Rocky Mountain National Park, ColoradoOne of our favorite things to do with the kids has ALWAYS been to hike.  We love nature.  I used to call Xander "Nature Girl," in my blog - back when I thought I might try to display some semblance of privacy.  (Ha!  Who did I think I was kidding?!)  I remember taking walks with her at about 18 months old.  We could not get as far as 2 steps before she was stopping to look at some bug or flower or...whatever.   Another 2 steps, and she was investigating again.  (And I thought those days were difficult.  Ha!  Which is harder, being a teenager or raising one?!  I'm sure it is worth a healthy chicken vs. the egg kind of debate).

Xander set the tone for the rest of the crew.  She was always happy in nature, so we spent a lot of time in nature.

I mean...this is the same kid who (literally) caught a wild bird in Disney World.  I know they are not the wildest it gets with the crowds and feedings and all, but...WHO DOES THAT?!  Who catches a wild bird?!  She is MY child.  She LOVES wild.  (She saved my chickens from an opossum...YOU should have seen those wounds she doctored! - this is the hardiest little flock I've ever had...but that is a story for another day.)  Look at her!  Always barefoot.  MY girl.

Sprague Lake, Rocky Mountain National Park, Colorado

And these smiles!  If you were with me through some of my darkest days, you fully understand the miracle that is each of these little lives.  The struggle, the loss, the grieving, the heartache...isn't it tragic what we go through in our short lives?!  Four miscarriages, people.  Four!

There was a time I would have given so much just to know that my arms would one day be so full of these blessings.  I vividly remember my arms ached from the emptiness of miscarriage.  Yet, here we full, so complete...and in SUCH a privileged place.   #GRATITUDE  We enjoyed every view.

Rocky Mountain National Park, Colorado

Of course, there were times when things got chaotic and parking at Rocky Mountain National Park!  Please, just believe the sign when it tells you the lots are all full and use the tram.  You will save yourself some grief.  Life is rarely just peaceful and enjoyable, we try to avoid as much of the chaos and heartache as we can and appreciate every good in every moment we have.  It is all so fleeting, after all!

Rocky Mountain National Park, ColoradoOnce we did manage to  find parking at RMNP, our hike around Sprague Lake was ideal.  It is an easy little hike (under a mile and stroller/wheelchair accessible) around the lake, where we got to watch fly fishermen fishing for trout.

The weather was great, though a little cool in the higher elevation.  No matter the season, I recommend layers in the mountains.  Matt had to wrap Evan in his sweatshirt later in the day.

We planned on being out all day and carried snacks in a backpack.  I had made a little trip to the local store (I google mapped nearby stores at each of our locations when planning for the trip).  I got some easy lunch items (pb, chips, grapes, water, etc), and, of course, I made sure I had plenty of Coke. (If I have Coke, I am a more pleasant Mom...another O'Hara vacation rule - "If Mama's Happy...").  The kids can have the food!  I just require caffeinated sugar water, and I warn them that I am their non-example for pretty much everything in life.  I show them the wrong way, so they will know how to do things right.  😉😂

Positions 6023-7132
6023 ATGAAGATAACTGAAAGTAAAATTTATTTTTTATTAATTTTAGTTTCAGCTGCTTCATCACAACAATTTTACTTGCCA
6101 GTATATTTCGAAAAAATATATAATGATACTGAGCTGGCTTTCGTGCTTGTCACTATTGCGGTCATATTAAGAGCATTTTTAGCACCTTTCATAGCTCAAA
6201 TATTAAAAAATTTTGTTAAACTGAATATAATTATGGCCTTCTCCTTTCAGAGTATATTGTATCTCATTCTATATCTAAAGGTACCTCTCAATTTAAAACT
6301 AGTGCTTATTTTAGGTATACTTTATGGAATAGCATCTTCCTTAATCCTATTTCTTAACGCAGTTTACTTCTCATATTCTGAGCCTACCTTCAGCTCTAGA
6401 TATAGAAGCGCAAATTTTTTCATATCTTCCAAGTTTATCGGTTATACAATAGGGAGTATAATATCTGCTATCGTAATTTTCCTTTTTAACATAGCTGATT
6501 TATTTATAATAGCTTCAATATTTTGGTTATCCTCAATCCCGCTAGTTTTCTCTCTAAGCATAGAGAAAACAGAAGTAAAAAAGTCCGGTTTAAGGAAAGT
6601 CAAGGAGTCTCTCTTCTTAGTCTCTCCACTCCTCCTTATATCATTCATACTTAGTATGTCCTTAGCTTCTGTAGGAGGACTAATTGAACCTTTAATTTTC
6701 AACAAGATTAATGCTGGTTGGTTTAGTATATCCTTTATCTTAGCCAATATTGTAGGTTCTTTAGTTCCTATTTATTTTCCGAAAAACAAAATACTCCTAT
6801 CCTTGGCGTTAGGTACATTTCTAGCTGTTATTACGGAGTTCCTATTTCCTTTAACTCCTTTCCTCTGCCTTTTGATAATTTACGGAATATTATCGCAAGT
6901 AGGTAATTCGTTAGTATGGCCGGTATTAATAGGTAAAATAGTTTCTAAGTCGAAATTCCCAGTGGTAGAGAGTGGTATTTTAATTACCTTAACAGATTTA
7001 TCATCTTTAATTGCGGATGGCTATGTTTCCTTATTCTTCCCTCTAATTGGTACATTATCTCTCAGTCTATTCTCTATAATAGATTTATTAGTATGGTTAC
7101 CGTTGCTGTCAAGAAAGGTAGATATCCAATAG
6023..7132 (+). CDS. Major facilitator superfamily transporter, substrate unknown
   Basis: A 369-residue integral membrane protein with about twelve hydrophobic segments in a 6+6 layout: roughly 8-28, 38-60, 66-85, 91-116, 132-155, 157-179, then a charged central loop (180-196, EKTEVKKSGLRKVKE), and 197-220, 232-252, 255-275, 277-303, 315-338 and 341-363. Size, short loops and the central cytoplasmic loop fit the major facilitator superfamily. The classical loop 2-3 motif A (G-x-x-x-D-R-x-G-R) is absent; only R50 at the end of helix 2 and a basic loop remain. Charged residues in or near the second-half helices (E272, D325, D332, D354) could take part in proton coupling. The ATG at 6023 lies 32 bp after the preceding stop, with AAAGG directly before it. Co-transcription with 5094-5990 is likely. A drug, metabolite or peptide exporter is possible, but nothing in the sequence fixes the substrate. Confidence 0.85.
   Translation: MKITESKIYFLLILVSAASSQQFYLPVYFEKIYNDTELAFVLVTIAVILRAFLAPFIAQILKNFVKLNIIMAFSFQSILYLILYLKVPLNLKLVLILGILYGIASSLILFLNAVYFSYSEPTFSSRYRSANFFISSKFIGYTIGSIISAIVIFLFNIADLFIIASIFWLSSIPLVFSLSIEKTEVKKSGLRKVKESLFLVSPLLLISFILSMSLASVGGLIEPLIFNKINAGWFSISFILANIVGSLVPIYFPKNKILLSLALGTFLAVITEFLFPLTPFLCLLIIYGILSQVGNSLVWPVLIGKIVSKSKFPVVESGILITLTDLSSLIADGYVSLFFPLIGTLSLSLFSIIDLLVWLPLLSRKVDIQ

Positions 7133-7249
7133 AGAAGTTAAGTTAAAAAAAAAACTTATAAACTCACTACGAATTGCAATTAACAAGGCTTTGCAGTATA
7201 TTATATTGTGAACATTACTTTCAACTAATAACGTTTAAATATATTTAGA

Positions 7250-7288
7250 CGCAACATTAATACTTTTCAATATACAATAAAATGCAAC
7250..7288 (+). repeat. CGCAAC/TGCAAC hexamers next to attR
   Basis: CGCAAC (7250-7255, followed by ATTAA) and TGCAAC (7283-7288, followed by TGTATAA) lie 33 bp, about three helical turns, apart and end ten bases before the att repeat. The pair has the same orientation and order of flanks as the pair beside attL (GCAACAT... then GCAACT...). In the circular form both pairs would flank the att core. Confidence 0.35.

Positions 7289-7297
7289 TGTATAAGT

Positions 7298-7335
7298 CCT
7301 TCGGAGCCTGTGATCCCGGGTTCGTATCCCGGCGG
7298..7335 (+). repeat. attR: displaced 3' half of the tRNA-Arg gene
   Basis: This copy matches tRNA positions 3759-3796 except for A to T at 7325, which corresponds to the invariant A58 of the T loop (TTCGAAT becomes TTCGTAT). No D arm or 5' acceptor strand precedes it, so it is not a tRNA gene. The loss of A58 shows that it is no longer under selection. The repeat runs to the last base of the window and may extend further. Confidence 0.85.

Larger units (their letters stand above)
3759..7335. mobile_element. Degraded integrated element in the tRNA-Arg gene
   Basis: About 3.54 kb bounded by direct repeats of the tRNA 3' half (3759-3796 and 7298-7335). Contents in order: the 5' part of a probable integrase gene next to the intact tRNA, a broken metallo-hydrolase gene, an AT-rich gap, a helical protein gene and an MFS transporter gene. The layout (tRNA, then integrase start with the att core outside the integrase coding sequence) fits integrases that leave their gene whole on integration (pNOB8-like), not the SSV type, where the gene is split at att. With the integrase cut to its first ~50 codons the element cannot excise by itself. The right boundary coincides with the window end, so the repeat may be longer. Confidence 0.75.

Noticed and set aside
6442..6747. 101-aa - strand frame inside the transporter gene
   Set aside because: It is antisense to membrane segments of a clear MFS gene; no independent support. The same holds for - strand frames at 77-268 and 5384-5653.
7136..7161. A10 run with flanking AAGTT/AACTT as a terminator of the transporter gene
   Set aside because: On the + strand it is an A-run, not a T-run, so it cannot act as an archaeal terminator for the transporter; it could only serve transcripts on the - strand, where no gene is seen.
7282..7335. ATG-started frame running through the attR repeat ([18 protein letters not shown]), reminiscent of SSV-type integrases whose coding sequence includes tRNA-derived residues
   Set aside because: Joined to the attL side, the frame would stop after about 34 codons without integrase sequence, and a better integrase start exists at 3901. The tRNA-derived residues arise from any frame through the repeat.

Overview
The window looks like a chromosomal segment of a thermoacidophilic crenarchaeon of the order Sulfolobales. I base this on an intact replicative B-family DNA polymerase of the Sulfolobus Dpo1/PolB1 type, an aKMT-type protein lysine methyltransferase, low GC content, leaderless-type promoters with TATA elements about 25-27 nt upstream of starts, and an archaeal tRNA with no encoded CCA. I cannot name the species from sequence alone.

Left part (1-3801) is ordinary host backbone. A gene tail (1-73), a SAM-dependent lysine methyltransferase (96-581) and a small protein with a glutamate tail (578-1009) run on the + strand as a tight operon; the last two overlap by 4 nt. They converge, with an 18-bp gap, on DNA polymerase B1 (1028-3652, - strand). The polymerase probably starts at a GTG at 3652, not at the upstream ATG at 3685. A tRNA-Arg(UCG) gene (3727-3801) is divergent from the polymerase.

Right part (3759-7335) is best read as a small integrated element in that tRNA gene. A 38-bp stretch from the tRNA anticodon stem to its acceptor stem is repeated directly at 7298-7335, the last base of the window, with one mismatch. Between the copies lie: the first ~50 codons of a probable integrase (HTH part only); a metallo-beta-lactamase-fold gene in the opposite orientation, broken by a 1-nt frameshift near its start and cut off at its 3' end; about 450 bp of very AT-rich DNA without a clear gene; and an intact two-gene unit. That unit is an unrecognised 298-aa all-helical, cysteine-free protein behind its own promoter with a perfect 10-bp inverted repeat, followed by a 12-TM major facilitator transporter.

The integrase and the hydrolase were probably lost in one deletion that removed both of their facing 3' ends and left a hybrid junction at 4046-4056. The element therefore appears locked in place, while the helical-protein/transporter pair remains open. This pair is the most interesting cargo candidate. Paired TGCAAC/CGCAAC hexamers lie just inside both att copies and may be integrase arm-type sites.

So, when people started getting cranky, we would stop and find a shady spot to rest and re-energize.    One thing I know about me is that I like to have fun and be active, but I require a healthy balance of solitude.  If I get overstimulated, I become exhausted.  When I am exhausted, I am cranky.  No one likes cranky Mom.  So, I planned slow, easy starts, action packed mornings and afternoons, and relaxing evenings (for the most part).  I checked in advance for internet/cell service potential at the locations.  (Thank God, Matt was smart enough to print maps, just in case...and we needed them!!  There are stretches in Wyoming and Montana that...whew...let's just say I have quit worrying about the over-development of our country.  And that was, honestly, a huge burden on my mind for a good part of my life!)  The kids are pretty good to zone out on media when we've had an active day, so I made sure there was something fun to do indoors, whether it was games, apps or shows.  

We tried to arrange each of our living spaces so the kids had a room and Matt and I had a private spot to relax.  I would spend the evenings researching out the next day and making flexible plans (I tried to complete my Master's work in the car on our drives).   Once I had a general list of top spots to see, I would knit myself into a state of stupor and crash.  For Rocky Mountain National Park, Sprague Lake was one of the top spots.  Bear lake was next on our list.

Rocky Mountain National Park, Colorado

But here's the thing...I was NOT kidding about parking.  I really wanted to avoid the trams, but it is really impossible.  So we had a lot of waiting.  I am not a big fan of waiting.  Neither are most kids, in case you weren't aware.  So, once we got to Bear Lake and weaved through all the people, I was not really feeling a small hike similar to the one we had just done at Sprague.  I needed more of a challenge and a bigger prize.  (Doesn't everyone like a good reward?)  We took a minute to admire the beauty of Bear Lake, and I asked around for some tips on what we REALLY needed to see in our one and only day at the park.

We found out we could skip a tram and hike from Bear Lake area to Alberta Falls, which was supposed to be definitely worth seeing.  I LOVED the idea of hiking toward a destination (and avoiding a tram wait and crowd).  So, we didn't tell the kids it would be a 2 mile hike.  We just encouraged them and tried to find little entertainments along the way.  Like...feeding the chipmunks.